Engine rooms, power plants, and boiler rooms usually are clean and well lighted. Even under the most favorable conditions, however, some stationary engineers are exposed to high temperatures, dust, dirt, and high noise levels from the equipment. General maintenance duties may also require contact with oil, grease, or smoke. Workers spend much of their time on their feet. They may also have to crawl inside boilers and work in crouching or kneeling positions to inspect, clean, or repair equipment.
Stationary engineers work around potentially hazardous machinery such as boilers and electrical equipment. They must follow procedures to guard against burns, electric shock, and exposure to hazardous materials such as asbestos or certain chemicals.
Stationary engineers held about 31,000 jobs in 1998. They worked in a variety of places, including factories, hospitals, hotels, office and apartment buildings, schools, and shopping malls. Some are employed as contractors to a building or plant.
Stationary engineers work throughout the country, generally in the more heavily populated areas where large industrial and commercial establishments are located.
Stationary engineers usually acquire their skills through a formal apprenticeship program or informal on-the-job training supplemented by courses at a trade or technical school. In addition, valuable experience can be obtained in the Navy or the Merchant Marine because marine-engineering plants are similar to many stationary power and heating plants. Most employers prefer to hire persons with at least a high school diploma or its equivalent due to the increasing complexity of the equipment engineers work with. Many stationary engineers have some college education. Mechanical aptitude, manual dexterity, and good physical condition also are important.
The International Union of Operating Engineers sponsors apprenticeship programs and is the principal union for stationary engineers. In selecting apprentices, most local labor-management apprenticeship committees prefer applicants with education or training in mathematics, computers, mechanical drawing, machine-shop practice, physics, and chemistry.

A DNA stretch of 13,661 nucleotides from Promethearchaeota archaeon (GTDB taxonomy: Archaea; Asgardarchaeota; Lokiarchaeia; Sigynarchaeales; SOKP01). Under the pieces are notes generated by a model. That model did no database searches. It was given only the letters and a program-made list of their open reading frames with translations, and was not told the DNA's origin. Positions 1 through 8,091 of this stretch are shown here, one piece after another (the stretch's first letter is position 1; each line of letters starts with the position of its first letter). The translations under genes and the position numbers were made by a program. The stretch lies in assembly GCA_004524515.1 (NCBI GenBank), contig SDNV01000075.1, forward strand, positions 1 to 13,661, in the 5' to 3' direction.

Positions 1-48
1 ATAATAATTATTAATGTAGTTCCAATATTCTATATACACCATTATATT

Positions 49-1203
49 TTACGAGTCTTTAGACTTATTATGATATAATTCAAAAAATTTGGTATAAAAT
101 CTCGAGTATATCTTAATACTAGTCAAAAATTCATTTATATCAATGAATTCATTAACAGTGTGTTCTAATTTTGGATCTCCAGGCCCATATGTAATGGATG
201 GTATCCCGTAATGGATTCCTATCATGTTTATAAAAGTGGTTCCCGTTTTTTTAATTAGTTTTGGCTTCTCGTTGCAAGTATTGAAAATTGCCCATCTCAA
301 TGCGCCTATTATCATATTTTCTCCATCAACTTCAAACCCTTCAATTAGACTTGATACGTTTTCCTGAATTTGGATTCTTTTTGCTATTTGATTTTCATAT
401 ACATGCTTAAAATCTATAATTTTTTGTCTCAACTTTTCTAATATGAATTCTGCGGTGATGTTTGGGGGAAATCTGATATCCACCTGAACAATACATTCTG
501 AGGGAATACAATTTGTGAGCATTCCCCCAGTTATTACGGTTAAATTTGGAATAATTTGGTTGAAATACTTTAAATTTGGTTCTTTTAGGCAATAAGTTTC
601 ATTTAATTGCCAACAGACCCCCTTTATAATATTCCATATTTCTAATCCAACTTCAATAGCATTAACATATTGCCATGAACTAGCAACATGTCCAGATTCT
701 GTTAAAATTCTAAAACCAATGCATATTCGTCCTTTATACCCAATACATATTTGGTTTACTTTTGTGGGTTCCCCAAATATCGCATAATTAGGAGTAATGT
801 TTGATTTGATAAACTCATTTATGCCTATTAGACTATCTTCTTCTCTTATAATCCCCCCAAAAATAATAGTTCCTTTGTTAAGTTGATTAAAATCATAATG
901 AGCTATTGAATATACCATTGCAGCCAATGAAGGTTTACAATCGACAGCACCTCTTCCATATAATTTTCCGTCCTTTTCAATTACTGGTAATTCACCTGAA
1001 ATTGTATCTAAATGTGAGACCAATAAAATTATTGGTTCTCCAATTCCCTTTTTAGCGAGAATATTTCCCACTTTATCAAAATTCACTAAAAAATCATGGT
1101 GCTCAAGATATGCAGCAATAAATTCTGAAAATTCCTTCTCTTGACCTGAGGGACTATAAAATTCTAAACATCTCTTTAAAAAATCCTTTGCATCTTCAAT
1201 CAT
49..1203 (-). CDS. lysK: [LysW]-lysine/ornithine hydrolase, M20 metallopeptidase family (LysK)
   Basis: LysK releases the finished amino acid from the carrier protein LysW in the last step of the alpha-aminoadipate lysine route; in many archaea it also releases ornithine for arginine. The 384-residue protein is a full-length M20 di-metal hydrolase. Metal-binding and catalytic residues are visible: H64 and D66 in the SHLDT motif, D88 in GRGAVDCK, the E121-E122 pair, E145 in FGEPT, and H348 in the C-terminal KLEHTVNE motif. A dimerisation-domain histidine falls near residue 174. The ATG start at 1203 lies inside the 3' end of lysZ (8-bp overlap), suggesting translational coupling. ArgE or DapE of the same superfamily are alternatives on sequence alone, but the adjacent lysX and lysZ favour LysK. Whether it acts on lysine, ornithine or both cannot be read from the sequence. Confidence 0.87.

An apprenticeship usually lasts 4 years and includes 8,000 hours of on-the-job training. In addition, apprentices receive 600 hours of classroom instruction in subjects such as boiler design and operation, elementary physics, pneumatics, refrigeration, air conditioning, electricity, and electronics.
Those who acquire their skills on the job usually start as boiler tenders or helpers to experienced stationary engineers. This practical experience may be supplemented by postsecondary vocational training in computerized controls and instrumentation. However, becoming a stationary engineer without completing a formal apprenticeship program usually requires many years of work experience.
Most large and some small employers encourage and pay for skill-improvement training for their employees. Training is almost always provided when new equipment is introduced or when regulations concerning some aspect of their duties change.